Could breathing be the key to weight loss

Could breathing be the key to weight loss?

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The Blackmores Institute reports on research out of Australia on the role of the lungs in weight loss.

In its latest news update, the Blackmores Institute- fostering research and education into natural health for health care professionals- has highlighted recent research into the role of the lungs in weight loss.

It seems that the lungs are the primary excretory organ for weight loss.

Blackmores Institute- About the research

Human fat cells store triglyceride, which consists of just three kinds of atoms; carbon, hydrogen and oxygen. Shedding unwanted fat requires unlocking the atoms in triglyceride molecules by a process known as oxidation.

By tracing every atom's pathway out of the body, the authors discovered that when 10 kg of fat are fully oxidised, 8.4 kg departs via the lungs as carbon dioxide (CO2). The remaining 1.6 kg becomes water (H2O).

The researchers' analysis shows that the inhaled oxygen required for this metabolic process weighs nearly three times more than the fat being 'lost'. To completely oxidise 10 kg of human fat, 29 kg of oxygen must be inhaled producing a total of 28 kg of carbon dioxide and 11 kg of water.

"None of this biochemistry is new, but for unknown reasons it seems nobody has thought of performing these calculations before," say the authors. "The quantities make perfect sense but we were surprised by the numbers that popped out."

"These results show that the lungs are the primary excretory organ for weight loss," they add. "The water formed may be excreted in the urine, faeces, sweat, breath, tears, or other bodily fluids and is readily replenished."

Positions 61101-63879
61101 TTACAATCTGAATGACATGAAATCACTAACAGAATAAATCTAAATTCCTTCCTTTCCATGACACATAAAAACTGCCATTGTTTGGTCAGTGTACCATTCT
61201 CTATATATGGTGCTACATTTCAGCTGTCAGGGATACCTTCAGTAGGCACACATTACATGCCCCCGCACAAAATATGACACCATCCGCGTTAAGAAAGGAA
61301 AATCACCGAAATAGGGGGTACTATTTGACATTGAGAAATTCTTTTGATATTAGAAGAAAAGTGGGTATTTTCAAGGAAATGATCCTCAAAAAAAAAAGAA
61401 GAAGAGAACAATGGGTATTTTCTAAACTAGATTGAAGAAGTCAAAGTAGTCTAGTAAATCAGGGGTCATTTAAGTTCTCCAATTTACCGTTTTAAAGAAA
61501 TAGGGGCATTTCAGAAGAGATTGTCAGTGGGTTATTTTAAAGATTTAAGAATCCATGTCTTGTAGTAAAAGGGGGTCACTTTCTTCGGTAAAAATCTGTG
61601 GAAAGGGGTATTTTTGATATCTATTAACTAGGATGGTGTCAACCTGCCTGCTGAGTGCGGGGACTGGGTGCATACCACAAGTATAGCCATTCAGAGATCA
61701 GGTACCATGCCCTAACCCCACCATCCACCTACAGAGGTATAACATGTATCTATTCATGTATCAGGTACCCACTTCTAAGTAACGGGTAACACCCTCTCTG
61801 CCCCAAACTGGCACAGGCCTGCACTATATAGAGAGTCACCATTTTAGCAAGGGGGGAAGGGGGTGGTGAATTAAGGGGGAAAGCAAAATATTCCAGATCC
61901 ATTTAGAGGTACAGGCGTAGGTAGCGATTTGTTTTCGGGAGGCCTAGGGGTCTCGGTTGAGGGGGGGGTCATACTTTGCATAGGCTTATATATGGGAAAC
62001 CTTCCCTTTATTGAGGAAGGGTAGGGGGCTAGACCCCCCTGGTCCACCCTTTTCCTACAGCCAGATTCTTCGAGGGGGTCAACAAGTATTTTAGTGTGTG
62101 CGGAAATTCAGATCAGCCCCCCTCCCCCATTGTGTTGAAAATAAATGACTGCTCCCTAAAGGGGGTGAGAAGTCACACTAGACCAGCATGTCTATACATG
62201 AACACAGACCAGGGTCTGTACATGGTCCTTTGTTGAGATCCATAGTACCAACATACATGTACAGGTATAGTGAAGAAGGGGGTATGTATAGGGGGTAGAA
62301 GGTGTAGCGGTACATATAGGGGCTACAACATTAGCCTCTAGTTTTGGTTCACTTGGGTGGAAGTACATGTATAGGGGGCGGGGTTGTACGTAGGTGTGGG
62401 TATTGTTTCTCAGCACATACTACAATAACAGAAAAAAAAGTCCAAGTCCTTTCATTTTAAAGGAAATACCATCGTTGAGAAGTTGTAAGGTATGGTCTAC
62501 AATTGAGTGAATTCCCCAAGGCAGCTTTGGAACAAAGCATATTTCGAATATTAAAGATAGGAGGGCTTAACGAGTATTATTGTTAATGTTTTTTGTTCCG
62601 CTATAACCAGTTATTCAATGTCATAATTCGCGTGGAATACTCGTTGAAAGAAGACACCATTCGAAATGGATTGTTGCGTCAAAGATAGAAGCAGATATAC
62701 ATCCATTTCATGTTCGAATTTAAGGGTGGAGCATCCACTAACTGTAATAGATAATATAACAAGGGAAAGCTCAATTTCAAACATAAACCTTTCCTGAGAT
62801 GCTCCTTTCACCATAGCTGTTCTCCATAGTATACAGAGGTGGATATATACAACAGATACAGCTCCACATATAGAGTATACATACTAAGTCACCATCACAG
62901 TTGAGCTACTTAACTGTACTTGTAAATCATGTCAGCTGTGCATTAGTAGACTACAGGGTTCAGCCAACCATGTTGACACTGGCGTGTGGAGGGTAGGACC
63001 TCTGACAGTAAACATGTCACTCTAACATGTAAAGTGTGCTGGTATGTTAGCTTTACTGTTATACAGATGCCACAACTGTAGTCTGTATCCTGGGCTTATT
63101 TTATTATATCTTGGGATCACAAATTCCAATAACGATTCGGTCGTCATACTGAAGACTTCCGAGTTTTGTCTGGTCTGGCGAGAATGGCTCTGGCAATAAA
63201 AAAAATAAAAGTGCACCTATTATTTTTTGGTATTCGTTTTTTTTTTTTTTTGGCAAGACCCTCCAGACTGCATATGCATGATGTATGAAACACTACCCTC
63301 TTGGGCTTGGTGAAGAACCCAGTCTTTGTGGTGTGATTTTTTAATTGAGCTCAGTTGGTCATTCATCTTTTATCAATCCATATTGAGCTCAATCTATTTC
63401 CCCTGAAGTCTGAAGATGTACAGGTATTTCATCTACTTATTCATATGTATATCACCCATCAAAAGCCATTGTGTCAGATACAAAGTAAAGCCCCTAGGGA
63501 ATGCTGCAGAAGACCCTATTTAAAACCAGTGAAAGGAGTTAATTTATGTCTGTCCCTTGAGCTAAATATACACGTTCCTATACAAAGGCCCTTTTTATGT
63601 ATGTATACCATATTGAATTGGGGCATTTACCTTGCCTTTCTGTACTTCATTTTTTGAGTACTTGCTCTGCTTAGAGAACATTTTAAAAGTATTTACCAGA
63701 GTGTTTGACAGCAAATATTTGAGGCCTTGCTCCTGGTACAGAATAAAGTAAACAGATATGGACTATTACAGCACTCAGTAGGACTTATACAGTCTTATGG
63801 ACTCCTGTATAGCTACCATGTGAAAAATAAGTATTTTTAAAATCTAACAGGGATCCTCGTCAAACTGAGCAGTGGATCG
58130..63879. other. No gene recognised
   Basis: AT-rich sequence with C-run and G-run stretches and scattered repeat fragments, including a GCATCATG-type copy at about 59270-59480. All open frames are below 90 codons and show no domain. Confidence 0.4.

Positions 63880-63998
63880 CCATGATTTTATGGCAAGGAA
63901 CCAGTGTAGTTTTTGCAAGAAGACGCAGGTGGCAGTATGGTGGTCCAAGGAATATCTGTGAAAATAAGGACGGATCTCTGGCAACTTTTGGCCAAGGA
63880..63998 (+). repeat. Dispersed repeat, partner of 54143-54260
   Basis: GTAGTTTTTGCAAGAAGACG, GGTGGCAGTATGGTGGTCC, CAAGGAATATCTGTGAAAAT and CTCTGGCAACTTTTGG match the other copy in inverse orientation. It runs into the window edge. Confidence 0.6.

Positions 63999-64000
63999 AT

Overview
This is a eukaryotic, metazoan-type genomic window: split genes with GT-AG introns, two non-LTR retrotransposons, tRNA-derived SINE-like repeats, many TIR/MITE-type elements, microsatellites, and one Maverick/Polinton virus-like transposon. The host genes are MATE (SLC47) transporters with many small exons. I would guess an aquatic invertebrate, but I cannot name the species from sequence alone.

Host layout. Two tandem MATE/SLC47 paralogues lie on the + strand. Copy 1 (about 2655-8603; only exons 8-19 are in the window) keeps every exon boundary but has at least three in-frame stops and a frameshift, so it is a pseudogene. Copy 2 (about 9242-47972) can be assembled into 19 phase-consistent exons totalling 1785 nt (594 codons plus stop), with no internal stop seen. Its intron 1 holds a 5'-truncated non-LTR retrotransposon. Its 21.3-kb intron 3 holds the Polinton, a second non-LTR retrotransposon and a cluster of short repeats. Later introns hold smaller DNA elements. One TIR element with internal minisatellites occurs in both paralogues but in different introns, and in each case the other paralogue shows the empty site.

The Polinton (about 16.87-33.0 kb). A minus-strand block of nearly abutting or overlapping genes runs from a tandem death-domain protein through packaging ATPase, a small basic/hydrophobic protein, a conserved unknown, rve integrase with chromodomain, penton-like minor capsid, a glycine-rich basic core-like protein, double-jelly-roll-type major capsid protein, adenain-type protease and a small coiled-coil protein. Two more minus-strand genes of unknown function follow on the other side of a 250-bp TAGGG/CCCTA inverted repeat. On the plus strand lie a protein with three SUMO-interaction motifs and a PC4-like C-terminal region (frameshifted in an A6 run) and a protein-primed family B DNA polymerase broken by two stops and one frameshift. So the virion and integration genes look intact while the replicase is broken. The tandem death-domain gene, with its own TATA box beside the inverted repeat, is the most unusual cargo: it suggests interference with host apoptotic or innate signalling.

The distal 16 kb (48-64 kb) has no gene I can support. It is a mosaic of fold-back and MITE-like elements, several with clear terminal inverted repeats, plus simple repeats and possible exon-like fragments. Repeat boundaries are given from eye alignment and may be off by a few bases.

"The exhaled carbon can only be replaced by eating food or consuming beverages such as milk, fruit juices or sugar-sweetened drinks," the authors say.

"Keeping the weight off simply requires that you put less back in by eating than you've exhaled by breathing," explain the authors.

Replacing one hour of rest with exercise that raises the metabolic rate to seven times that of resting by, for example, jogging, removes an additional 40 g of carbon from the body, raising the total by about 20% to 240 g.

But the authors point out that, for comparison, a single 100 g muffin represents about 20% of an average person's total daily energy requirement.

"Physical activity as a weight loss strategy is, therefore, easily foiled by relatively small quantities of excess food," they say.

"Our calculations show that the lungs are the primary excretory organ for fat," they conclude. "Losing weight requires unlocking the carbon stored in fat cells, thus reinforcing that often heard refrain of 'eat less, move more.'"

Source: BMJ 2014; 349 doi: http://dx.doi.org/10.1136/bmj.g7257 (Published online 16 December 2014)

What about diet and exercise?

Study author Rubeen Meerman told ABC Science,” "If you sit still in a chair and you start breathing more than required, that's hyperventilation and you'll get tingly fingers and palpitations and if you keep going too long you'll faint,"

An average adult will lose around 200 grams of carbon each day at rest.

Meerman tells ABC Science "You can only breathe so many times a day; on a day of rest, you breathe around 12 times a minute so 17,280 times you'll breathe in a day and each one takes 10 milligrams of carbon with it, roughly,"

"So there's your limit on how much you're going to lose in a day with no exercise."